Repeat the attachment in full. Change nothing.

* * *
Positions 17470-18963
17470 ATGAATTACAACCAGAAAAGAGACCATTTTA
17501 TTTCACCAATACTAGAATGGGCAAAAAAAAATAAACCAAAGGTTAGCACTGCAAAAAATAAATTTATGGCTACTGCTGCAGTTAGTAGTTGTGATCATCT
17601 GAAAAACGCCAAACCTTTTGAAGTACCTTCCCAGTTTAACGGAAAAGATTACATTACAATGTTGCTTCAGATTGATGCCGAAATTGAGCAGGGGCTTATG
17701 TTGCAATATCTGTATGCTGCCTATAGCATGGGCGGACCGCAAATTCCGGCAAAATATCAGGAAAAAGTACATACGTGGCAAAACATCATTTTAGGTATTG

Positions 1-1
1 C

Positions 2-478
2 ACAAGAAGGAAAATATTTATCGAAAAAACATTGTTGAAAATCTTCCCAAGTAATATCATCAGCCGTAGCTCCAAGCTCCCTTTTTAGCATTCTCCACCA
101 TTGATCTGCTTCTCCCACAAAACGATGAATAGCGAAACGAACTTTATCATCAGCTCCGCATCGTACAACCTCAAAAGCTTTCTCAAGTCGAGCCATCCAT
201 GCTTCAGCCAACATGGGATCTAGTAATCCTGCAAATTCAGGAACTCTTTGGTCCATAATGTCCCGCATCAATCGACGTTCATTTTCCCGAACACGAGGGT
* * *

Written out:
Positions 17470-18963
17470 ATGAATTACAACCAGAAAAGAGACCATTTTA
17501 TTTCACCAATACTAGAATGGGCAAAAAAAAATAAACCAAAGGTTAGCACTGCAAAAAATAAATTTATGGCTACTGCTGCAGTTAGTAGTTGTGATCATCT
17601 GAAAAACGCCAAACCTTTTGAAGTACCTTCCCAGTTTAACGGAAAAGATTACATTACAATGTTGCTTCAGATTGATGCCGAAATTGAGCAGGGGCTTATG
17701 TTGCAATATCTGTATGCTGCCTATAGCATGGGCGGACCGCAAATTCCGGCAAAATATCAGGAAAAAGTACATACGTGGCAAAACATCATTTTAGGTATTG

Positions 1-1
1 C

Positions 2-478
2 ACAAGAAGGAAAATATTTATCGAAAAAACATTGTTGAAAATCTTCCCAAGTAATATCATCAGCCGTAGCTCCAAGCTCCCTTTTTAGCATTCTCCACCA
101 TTGATCTGCTTCTCCCACAAAACGATGAATAGCGAAACGAACTTTATCATCAGCTCCGCATCGTACAACCTCAAAAGCTTTCTCAAGTCGAGCCATCCAT
201 GCTTCAGCCAACATGGGATCTAGTAATCCTGCAAATTCAGGAACTCTTTGGTCCATAATGTCCCGCATCAATCGACGTTCATTTTCCCGAACACGAGGGT